King of Hobbies and the Hobby of Kings

Calgary Philatelic Society

stamp letter
Didgeman / Pixabay

Stamp collecting started with a young Queen Victoria of England of the British Empire, later the British Commonwealth.

A member of the British Parliament was at a post office, where mail was sent and received with the receiver paying the rate charged to deliver a letter. A woman came in to see if there was any mail for her. The postman found a letter and asked for the money to pay for delivery. She examined the envelope and returned it. The Member of Parliament, Roland Hill, stepped forward and offered to pay the rate, but the woman thanked him, but refused to allow payment.

As she left the Post office, Mr. Hill followed her and asked why she refused his offer. The lady was embarrassed and told him that the letter was a sign that her brother was alive and fine, thus she did not need to pay. Roland Hill then considered that many people probably had some way to not pay for delivery. He then proposed that there should be a better and more efficient system. He researched the system and came up with a plan to have the mail paid by the sender.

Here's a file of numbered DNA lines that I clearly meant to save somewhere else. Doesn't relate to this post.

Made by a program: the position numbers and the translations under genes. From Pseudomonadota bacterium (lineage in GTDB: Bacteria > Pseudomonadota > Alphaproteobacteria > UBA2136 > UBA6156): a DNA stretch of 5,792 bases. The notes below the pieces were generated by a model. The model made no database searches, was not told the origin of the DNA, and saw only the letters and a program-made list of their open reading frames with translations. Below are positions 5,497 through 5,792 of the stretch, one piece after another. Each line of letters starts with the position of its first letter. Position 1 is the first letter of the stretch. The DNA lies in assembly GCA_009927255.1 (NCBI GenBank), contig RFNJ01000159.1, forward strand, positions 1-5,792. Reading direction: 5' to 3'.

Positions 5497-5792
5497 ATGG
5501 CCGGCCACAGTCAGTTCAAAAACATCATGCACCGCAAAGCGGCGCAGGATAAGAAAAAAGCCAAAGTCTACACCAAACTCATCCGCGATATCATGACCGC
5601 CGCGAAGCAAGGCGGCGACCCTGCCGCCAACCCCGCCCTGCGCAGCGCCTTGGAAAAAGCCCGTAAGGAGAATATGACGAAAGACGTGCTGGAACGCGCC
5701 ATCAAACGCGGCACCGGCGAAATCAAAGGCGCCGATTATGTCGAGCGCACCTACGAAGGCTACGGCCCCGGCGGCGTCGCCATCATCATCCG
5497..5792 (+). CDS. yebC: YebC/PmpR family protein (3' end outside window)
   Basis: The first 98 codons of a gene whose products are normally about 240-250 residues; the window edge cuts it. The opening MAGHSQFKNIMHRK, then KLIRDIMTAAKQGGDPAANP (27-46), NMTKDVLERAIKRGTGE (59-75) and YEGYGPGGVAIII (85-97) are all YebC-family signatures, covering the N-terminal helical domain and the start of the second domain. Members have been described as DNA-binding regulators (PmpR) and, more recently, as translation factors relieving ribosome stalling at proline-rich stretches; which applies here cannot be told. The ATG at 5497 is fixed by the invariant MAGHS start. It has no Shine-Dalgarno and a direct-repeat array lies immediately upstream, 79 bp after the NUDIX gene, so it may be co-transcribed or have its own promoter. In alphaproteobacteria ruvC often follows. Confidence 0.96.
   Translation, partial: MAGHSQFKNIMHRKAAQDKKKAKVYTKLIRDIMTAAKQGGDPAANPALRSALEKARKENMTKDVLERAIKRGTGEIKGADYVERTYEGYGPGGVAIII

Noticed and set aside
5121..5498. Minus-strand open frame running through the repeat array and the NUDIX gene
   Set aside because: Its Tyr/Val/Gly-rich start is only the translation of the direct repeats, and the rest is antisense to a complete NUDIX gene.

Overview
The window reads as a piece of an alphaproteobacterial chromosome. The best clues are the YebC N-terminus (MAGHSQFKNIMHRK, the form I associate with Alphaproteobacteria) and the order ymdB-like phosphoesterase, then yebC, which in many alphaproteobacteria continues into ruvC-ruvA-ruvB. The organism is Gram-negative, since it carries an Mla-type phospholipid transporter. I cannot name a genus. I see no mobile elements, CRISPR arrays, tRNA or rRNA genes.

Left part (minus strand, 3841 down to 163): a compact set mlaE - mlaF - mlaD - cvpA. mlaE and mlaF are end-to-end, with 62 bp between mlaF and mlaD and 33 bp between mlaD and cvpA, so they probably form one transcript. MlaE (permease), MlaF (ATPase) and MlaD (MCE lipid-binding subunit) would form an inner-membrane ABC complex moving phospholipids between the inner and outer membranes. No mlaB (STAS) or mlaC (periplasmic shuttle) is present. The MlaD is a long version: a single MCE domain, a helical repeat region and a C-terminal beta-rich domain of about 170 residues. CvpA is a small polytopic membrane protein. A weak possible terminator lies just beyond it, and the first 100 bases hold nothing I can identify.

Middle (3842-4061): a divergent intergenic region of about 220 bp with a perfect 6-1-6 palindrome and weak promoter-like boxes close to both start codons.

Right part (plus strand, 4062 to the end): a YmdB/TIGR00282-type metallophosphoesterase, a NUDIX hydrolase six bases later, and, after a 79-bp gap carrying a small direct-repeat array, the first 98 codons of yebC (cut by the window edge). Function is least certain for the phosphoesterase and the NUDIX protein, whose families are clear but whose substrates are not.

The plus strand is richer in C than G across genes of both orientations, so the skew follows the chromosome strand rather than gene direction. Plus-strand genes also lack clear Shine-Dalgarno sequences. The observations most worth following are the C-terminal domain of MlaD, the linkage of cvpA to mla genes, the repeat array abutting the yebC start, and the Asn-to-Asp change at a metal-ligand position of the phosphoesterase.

He convinced the government and after much discussion it was discussed to use a universal rate inside England for all mail. He devised an adhesive stamp bearing the picture of Queen Victoria to be placed on an envelope for a letter. It was decided that the mail rate would be determined by weight with 1 English penny (about 2 cents) per ounce. The stamps were printed on sheets of 100 which were separated by cutting with scissors. Therefore, the first postage stamps were without perforation. Perforation machines were then developed. The sheets were then changed to be a red color for the penny rate and after that other stamps in different denominations were used to handle larger and heavier mail.

Other countries followed this featuring their monarch/leader’s pictures. Gradually all countries joined a Universal Postal Union to regulate rates between countries. Countries found the opportunity to tell stories on the stamps of their homeland and promote their parks, animals, historic figures and more.

Canada has told the story of our history on stamps. This year we celebrate 150 years as a self-governing country. Our first Prime Minister, John A. MacDonald was first along the Fathers of Confederation.

The Calgary Philatelic Society, and the British North America Society-Calgary are clubs for those who are interested in the wonderful hobby of philately.